Meera Patel, a senior at the University of Tennessee at Martin, is on her way to veterinary school and believes her UT Martin education has helped her get there.
Patel, of Bartlett, is preparing to graduate with a degree in animal science and a focus on pre-veterinary science, and she has been accepted to Louisiana State University’s School of Veterinary Medicine. She says her chosen profession doesn’t only help animals, it serves their human owners as well by providing education, comfort and support through the challenges of pet ownership.
“I just feel good at the end of the day when I come home from work. I like that feeling and knowing that I accomplished something at the end of the day is really nice to have,” she said. Patel currently works part-time at the Wolfchase Animal Hospital outside Memphis when she is home from school. She says this experience, along with the hands-on training through the UT Martin program, is what gives her the confidence to pursue her dream.
“We talk about anatomy in class, the different bones and things, but actually being able to feel it on a cow or a sheep or a goat or a horse, it’s a lot different than being able to see it on a chart or a picture,” she said. “Anybody can label bones on a chart, but being able to go out and feel it and understand where it is in comparison to the rest of the body is interesting. The more hands-on stuff I do, the most excited I get about vet school and being a vet.”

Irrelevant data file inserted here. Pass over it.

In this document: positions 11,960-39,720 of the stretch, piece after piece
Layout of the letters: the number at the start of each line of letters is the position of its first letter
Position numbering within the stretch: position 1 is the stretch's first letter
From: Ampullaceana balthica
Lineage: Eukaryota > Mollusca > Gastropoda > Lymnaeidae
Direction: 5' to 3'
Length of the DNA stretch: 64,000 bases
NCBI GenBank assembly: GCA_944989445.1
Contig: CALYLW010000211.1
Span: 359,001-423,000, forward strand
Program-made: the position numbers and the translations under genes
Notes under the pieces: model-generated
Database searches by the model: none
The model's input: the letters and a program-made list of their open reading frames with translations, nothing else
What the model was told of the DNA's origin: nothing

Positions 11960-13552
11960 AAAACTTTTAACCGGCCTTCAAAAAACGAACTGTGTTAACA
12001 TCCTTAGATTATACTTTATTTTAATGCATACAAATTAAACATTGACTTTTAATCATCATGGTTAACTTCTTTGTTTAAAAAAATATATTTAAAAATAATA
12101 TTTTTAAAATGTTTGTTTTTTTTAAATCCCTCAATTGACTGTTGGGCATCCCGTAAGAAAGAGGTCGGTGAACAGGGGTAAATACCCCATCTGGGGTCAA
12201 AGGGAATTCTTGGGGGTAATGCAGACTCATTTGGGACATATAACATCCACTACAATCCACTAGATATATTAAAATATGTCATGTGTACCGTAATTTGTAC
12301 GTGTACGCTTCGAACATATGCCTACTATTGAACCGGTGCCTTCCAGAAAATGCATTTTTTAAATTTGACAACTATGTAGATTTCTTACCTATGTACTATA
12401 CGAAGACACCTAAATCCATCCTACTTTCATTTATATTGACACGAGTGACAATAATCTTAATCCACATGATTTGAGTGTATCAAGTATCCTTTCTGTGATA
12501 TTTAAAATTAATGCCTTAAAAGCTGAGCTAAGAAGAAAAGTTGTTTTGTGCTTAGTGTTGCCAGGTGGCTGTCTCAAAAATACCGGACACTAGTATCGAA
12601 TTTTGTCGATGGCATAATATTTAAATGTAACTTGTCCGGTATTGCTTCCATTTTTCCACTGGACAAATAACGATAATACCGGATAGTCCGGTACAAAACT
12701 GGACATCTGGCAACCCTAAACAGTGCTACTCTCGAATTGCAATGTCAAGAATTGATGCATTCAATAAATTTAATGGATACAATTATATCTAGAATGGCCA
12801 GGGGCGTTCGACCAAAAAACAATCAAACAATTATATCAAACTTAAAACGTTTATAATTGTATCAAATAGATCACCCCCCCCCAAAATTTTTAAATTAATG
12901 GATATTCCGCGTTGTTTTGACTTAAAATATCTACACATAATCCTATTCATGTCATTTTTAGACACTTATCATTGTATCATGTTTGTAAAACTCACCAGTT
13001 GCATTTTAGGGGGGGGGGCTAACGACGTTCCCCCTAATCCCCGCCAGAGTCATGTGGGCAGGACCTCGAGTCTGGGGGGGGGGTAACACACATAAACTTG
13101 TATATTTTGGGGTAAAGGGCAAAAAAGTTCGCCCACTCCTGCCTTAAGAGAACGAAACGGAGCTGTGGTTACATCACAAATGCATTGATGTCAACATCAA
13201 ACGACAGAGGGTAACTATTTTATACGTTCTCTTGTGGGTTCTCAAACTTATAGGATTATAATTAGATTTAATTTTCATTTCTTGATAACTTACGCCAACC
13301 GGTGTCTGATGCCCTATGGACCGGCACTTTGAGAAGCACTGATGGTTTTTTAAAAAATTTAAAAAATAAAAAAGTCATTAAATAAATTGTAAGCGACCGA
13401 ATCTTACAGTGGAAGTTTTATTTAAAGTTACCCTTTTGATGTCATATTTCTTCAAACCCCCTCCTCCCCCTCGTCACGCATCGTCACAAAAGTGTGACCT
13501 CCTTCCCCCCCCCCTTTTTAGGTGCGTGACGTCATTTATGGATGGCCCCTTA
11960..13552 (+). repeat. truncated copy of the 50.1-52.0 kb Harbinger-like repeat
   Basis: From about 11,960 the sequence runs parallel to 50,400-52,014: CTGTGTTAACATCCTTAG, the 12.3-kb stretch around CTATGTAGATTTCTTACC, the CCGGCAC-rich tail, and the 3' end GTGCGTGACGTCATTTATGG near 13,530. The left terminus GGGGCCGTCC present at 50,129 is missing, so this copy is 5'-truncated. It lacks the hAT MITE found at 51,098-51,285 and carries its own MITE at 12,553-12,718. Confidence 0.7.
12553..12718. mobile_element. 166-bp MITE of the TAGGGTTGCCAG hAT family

After practicing as a veterinary professional, Patel hopes to return to the academic world and teach future generations of animal scientists. She is getting a jump-start on that experience while still an undergraduate through the UT Martin University Scholars Program, which requires a two-year research project from each graduate.
Patel is working with Dr. Jason Roberts, professor of animal science, to evaluate the UT Martin Veterinary Health Technology Program and pinpoint the factors that influence whether or not a student is likely to pass the Veterinary Technologist National Exam at the end of their collegiate career.
“What we’ve done is compile student information like their grades and ACT scores and grades in certain vet tech and science classes and the types of internships they’ve had and see how those (create trends),” she explained. “The NCLEX (national nursing exam) pass rate is 100 percent at UTM, and we’re trying to get that in the vet tech program.”
Patel is also involved in the Ned Ray McWherter Institute, a professional-development program for selected students.
“It’s mostly networking and professional-development skills. You learn how to talk not only to your peers, but also to professionals,” she said. The group also travels both domestically and internationally, an experience with which Patel is already familiar.
Patel’s parents immigrated to the United States from India before Patel was born, and she has visited India several times to stay with family still in the country. She also speaks Gujarati, the language from the area of Gujarat, where her parents are from.
Patel looks forward to graduation May 4 with excitement for the next steps in her career, and she plans to use her specialized knowledge to serve furry friends of all kinds as well as the humans who love them.